Netflix decided the best way to integrate these features (and add more) was to integrate Envoy, an open source service mesh proxy created at Lyft.
This integrated all the microservice-communication related features into a single implementation (rather than having multiple projects) and made the clients simpler.
Envoy has a ton of critical features around resiliency but is also very extensible. Envoy proxy is the data plane part of the service mesh architecture we discussed earlier. You can also integrate a control plane by using something like Istio or by building your own.
This is a high level overview of why Netflix integrated a service mesh.
If you’d like to learn about the process of integrating Envoy, then you can read more details in the full blog post here.
Advice on Setting and Pursuing Goals
Andrew Huberman is a neurobiology professor at Stanford and he runs a fantastic podcast called Huberman lab. In the pod, he does several hour-long deep dives into neuroscience with a practical focus on how you can use the latest scientific research to improve your life.
His latest episode is on goals and what the scientific literature on setting/pursuing goals advises. There’s a ton of clinical studies on what makes effective goals and how people can best pursue them.
Huberman spends 90 minutes doing a review of the literature and he gives the best tips on what you should be doing.
Here’s a summary
Huberman starts by talking about what parts of the brain are most responsible for goal setting and pursuit.
He breaks it down into
Lateral prefrontal cortex
All of these areas of the brain perform many functions and goal setting/pursuit is one result.
I’m focusing on the practical tips in this summary, but if you’d like a more in-depth dive into the neuroscience then I’d recommend checking out this talk.
Tip #1 - Choose a Priority Goal and Make it Clear and Specific
Trying to achieve many goals simultaneously often results in failure for all of them. Instead, it’s better to set one or two high-priority goals that you’ll be focusing on for the next few months.
These goals should be clear and specific. You should focus on verbs when defining your goal and set highly specific actions that will help you achieve your overarching goal.
Rather than having the goal “get healthy”, a better one could be to “run a 6 minute mile”. The mile goal can be broken down into “run 3 miles every day”.
Tip #2 - Write it Down Every Day
Something that’s commonly recommended is to write your goal on a post it note and stick it somewhere where you’ll see it (on a fridge, on a computer monitor, etc.). The issue with this approach is that it’ll quickly become a part of your environment and your visual system will adapt to it. You’ll start to filter the reminders out.
A better approach is to write your goal down every day. You can do this in a journal or on a post-it note, but it’s better to write it by hand compared to typing it. Writing by pen/pencil has been shown to engage neural circuitry in a way that’s different than typing with your thumbs.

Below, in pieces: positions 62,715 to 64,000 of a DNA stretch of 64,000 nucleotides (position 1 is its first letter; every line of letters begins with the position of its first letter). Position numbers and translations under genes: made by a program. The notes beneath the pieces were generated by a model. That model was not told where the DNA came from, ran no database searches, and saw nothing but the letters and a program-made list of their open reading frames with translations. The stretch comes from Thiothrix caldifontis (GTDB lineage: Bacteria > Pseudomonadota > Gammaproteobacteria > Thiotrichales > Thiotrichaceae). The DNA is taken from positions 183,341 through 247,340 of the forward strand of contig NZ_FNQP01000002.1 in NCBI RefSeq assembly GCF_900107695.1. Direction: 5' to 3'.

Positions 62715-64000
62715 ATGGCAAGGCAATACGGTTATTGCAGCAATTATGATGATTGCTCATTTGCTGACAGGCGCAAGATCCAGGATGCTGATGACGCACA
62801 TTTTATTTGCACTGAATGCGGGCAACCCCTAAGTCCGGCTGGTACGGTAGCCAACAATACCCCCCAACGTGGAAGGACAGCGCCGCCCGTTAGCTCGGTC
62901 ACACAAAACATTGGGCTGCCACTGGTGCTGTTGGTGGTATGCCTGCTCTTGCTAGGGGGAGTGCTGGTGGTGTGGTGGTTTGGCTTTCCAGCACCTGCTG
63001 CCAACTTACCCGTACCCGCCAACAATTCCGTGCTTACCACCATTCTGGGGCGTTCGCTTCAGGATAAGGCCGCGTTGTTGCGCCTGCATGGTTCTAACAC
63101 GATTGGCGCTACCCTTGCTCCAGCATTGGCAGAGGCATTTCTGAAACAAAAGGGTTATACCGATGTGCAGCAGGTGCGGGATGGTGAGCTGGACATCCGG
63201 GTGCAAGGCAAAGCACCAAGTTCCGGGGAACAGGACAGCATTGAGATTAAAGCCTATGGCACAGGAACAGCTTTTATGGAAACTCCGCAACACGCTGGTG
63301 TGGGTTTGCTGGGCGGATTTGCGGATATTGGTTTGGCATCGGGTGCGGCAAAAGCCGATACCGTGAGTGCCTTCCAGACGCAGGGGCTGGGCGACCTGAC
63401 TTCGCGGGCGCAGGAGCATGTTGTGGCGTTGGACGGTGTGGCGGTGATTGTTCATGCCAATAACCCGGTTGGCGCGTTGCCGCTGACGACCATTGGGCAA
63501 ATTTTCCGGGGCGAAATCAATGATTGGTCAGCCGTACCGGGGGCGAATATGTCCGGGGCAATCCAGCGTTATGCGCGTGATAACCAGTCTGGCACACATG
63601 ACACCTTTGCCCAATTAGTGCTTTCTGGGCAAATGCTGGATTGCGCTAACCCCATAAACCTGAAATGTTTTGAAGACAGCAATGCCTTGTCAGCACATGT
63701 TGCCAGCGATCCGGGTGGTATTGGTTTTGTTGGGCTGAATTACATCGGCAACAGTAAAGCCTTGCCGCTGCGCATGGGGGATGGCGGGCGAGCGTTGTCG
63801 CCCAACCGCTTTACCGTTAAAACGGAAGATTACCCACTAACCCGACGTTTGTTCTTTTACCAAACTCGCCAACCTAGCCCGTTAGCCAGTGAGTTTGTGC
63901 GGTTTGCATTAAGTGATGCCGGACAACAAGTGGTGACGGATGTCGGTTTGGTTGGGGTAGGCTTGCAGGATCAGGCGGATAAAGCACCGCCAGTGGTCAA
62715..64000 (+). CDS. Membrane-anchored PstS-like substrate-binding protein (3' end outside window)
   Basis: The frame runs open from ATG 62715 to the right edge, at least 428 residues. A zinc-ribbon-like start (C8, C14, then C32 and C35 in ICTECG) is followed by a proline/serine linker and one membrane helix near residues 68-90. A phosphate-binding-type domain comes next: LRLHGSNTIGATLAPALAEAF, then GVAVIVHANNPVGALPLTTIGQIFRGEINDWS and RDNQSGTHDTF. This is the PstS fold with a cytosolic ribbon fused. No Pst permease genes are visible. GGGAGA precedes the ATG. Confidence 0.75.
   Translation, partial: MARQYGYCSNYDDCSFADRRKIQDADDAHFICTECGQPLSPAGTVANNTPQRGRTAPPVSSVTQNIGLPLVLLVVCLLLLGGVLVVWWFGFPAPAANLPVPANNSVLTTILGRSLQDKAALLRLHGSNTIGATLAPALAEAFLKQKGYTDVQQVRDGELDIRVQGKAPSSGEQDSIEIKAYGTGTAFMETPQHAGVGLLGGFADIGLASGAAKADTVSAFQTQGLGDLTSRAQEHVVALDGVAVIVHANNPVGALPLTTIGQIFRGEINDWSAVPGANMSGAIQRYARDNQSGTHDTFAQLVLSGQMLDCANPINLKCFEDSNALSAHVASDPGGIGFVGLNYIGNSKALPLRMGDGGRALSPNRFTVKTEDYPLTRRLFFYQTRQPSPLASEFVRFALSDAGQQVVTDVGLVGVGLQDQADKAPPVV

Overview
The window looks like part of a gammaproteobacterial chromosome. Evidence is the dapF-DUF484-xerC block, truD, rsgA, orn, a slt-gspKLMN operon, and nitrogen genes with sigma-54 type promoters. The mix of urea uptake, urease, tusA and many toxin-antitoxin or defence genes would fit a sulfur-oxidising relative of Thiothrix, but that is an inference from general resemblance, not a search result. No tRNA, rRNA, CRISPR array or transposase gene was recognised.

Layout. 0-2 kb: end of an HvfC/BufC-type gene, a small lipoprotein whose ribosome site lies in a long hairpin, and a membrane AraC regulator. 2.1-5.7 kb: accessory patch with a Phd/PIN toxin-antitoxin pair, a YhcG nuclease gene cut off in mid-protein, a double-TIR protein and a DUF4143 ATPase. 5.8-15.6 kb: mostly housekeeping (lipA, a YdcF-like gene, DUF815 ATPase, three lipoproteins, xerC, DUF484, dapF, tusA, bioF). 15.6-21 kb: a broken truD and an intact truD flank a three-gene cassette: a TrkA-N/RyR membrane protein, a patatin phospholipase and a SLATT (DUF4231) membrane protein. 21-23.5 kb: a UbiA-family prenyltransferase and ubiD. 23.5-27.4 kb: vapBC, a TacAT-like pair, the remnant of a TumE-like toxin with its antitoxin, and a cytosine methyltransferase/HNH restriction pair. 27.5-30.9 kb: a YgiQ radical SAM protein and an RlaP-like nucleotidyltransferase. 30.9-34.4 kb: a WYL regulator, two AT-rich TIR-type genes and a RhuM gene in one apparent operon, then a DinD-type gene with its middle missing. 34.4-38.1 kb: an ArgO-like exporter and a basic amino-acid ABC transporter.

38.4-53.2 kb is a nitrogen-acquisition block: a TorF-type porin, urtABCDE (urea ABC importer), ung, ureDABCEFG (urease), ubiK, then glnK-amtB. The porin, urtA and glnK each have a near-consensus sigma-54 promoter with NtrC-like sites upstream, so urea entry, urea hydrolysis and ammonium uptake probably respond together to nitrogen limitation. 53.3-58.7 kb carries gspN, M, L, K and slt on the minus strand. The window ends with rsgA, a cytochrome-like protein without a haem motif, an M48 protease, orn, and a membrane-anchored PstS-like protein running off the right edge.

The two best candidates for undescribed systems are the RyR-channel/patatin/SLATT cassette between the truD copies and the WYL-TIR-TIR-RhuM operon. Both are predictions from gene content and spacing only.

Tip #3 - Don’t tell the World
Another fallacy with goals is that you should try to “increase accountability” by telling all your friends/family about the goal you’re trying to achieve.
Instead, the positive feedback that you get from others when you announce the goal can be counter-productive. It activates certain reward systems within the brain (boost of dopamine and other neurochemicals) that can quickly diminish the probability that you’ll engage in the behavior.
Instead, you should try to keep your goals private. Something that can help is having a specific accountability buddy, who will help you make sure that you’re progressing.
However, that person should not just provide mindless positive reinforcement. Instead, they should help you track your progress and help ensure that you’re on the right path.
Tip #4 - Visualization
If you’re lacking in motivation to work on your goal, a useful technique can be to spend some time visualizing failure and the negative consequences of not reaching your goal. This can help release neurochemicals like epinephrine, norepinephrine and dopamine that help you become more motivated.
If you’re already highly motivated, then spending time visualizing the positive outcome of when you reach your goal can help you. This can help you maintain your motivation.
Tip #5 - Random Rewards
One key finding in behavioral psychology is the idea of using unpredictable rewards.
This is where you enforce a certain behavior by randomly rewarding yourself when you accomplish it. Casinos take advantage of this trait when designing slot machines and other gambling games.
Whenever you successfully accomplish a task, then rewarding yourself in some small way can help motivate you to continue. However, you should set these rewards to be random.
Every time you complete a 5 mile run, you might reward yourself with an oreo. Rather than giving yourself the oreo every time, flip a coin after each successful run. If the coin is heads, then you can take the oreo. If tails, then you don’t reward yourself.
For all the tips, check out the full video here.